‘Kampong’ is the Malay word for village, but ‘glam’ has 2 possible origins. It originated from the Malay word ‘gelam’, which refers to the cajeput tree. It’s commonly found in Singapore and its bark, leaves and fruit are all used in a variety of things. Another origin is from the Orang Gelam, an aboriginal tribe who had settled around the Singapore River.
The British colonial government assigned the area to be the royal seat for the Sultan of Singapore. The Arabs were then given the area next to the sultan’s area. Hence, Kampong Glam became an area for Malay and Arab settlers. Since then, Malay and Arab travellers from the region settled into the area as they came to Singapore for trade and slowly made the area their own. Today, Kampong Glam has an eclectic mix of the new and old, with modern shops moving into the area, but older ones still retaining their relevance. Flanked by Victoria Street and Beach Road, Kampong Glam’s best-kept secrets are in its small alleys, so get off the main streets and venture into the narrower streets.
Unlike the glitzy shopping malls of Orchard Road, the shops that line Kampong Glam are smaller, but present a more unique selection of goods. Check out Sifr Aromatics, a modern branch-off of the well-known Jamal Kazura Aromatics, where they make a small batch and custom scents. For fashion, there’s a selection of indie boutiques on Bali Lane and Haji Lane. Discover one-of-a-kind souvenirs at Supermama, a gallery store that sells items that are deeply interwoven with culture.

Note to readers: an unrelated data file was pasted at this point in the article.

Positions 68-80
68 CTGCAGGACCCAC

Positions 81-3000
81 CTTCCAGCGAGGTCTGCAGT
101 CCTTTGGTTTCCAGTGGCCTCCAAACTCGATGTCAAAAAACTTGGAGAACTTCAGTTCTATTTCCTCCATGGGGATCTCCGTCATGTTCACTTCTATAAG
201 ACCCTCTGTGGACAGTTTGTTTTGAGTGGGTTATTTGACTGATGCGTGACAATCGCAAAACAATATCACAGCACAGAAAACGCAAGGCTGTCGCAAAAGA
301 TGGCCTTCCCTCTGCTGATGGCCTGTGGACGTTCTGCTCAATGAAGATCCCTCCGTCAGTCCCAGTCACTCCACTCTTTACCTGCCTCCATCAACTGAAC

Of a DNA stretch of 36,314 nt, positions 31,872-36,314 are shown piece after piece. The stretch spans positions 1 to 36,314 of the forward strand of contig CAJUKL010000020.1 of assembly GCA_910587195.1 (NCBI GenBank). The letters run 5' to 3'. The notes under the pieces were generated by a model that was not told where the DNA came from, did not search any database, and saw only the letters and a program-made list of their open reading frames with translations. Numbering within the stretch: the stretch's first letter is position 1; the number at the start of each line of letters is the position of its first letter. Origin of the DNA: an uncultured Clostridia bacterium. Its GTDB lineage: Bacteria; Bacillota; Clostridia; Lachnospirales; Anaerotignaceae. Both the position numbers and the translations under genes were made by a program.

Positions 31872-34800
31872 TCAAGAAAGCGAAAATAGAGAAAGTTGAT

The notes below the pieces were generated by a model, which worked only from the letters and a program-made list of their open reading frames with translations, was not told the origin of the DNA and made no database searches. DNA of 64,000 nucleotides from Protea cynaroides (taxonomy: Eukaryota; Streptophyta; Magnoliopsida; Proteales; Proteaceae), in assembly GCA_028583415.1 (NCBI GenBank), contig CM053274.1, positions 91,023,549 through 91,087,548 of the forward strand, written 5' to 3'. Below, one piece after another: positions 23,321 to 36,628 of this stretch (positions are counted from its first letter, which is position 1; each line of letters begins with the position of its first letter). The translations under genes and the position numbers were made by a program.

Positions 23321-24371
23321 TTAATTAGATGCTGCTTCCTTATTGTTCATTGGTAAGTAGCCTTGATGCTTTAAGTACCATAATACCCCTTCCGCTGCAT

History & Culture
When Kampong Glam was gazetted as a conservation area in 1989, much of the Malay and Arab heritage has been preserved. Pay a visit to the majestic Sultan Mosque and take the chance to learn more about Islam. The mosque has become an instrumental pillar in the Malay community in Singapore. Don’t miss the Malay Heritage Centre to learn more about the history and contributions of the Malay community!
Naturally, the area is full of Malay and Middle Eastern restaurants due to the history of the area. Try out the Nasi Padang from Hjh Maimunah, where you can pick and choose from a dizzying selection of Malay-Indonesian dishes to go along with rice. Or if you can’t decide, try the briyani from Islamic Restaurant, practically an institution in the area when it opened in 1914.
Kampong Glam is known to be a hub for the arts scene in Singapore. Many arts-related structures, shops and initiatives are constantly emerging here! There’s the Aliwal Arts Centre, which has a changing rotation of exhibitions and performances. Gelam Gallery is one of the newest additions to the scene, being Singapore’s first outdoor gallery. Its outdoor art fits in perfectly with the sprinkling of murals all around Kampong Glam. Although graffiti is technically illegal in Singapore, the recent decade saw a renaissance in wall art, with Kampong Glam being one of the first places where street art blossomed. The Sultan Arts Village is a hidden find for murals, as opposed to the more popular ones along Haji Lane.